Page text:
One of the most exciting prospects of the current online Kanban tool is that we are starting a journey of moving from guess-estimates (data neutral based on faulty human reasoning and bias) to a data-driven science of estimation. And delight of delights? This tool has an in-build Monte Carlo simulation! Yes…dreams sometimes can come true…

Have a good weekend,

Jason

 

 

 

 

Business Strategy as Narrative: Why Are Stories So Powerful?

Organisational Strategy. One of the most set of two powerful words known to man; well at least in the modern business lexicon. According to Amazon there are over 7,000 books under the general search for ‘business management strategy’.

Typically, a popular book in hard-back can sell for between £ 20.00 and £ 40.00. Some of the classic texts are still selling thousands of copies per annum and some are in the realms of the 5th edition this year like Mintzberg’s classic. To be fair it still remains a tour de force.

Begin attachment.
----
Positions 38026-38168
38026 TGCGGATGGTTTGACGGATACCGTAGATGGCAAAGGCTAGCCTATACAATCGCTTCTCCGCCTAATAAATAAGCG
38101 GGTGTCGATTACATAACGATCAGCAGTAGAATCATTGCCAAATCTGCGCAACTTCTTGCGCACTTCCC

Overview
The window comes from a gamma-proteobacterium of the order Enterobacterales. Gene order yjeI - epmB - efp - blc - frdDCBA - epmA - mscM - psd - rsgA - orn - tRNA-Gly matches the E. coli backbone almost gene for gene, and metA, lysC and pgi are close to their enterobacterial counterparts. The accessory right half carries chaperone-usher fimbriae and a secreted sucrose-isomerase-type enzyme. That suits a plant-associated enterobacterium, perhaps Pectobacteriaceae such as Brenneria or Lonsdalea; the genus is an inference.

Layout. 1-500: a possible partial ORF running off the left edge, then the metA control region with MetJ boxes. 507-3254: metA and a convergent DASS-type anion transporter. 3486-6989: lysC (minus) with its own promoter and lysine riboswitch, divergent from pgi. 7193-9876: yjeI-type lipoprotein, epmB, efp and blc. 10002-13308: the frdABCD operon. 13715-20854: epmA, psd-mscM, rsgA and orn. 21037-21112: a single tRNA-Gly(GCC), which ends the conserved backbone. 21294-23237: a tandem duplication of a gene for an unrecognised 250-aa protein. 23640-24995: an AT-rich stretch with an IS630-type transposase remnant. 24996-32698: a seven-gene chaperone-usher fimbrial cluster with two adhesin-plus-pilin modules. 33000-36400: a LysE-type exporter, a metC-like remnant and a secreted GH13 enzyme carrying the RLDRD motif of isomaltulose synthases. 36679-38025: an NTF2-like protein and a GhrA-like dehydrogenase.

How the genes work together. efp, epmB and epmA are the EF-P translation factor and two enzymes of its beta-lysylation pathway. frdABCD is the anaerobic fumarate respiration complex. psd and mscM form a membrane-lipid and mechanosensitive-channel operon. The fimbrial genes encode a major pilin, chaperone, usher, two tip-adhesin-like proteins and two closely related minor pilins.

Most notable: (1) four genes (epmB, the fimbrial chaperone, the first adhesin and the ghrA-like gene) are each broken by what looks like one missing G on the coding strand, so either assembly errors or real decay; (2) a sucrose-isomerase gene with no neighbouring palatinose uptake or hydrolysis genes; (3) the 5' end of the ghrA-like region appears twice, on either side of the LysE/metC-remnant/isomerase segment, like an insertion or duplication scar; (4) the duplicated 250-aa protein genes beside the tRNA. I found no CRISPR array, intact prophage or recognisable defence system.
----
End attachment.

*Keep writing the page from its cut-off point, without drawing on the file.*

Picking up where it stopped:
What about strategic thinking as an educational need? Take a look at the fees from Harvard in 2016:

Class of 2016
Tuition $58,875
Health Fees $3,358
Program Fees $7,360
Room/Utilities $11,544
Board/Etc $13,963
Total $95,100

As you would anticipate the Harvard web-space has some excellent and very persuasive data demonstrating the various career routes that their students take; as well as the typical salary rates over the next 5-years. You won’t be too surprised that the most popular route is ‘consultancy’ with some 23% taking that route, and with a starting salary of $ 135,000.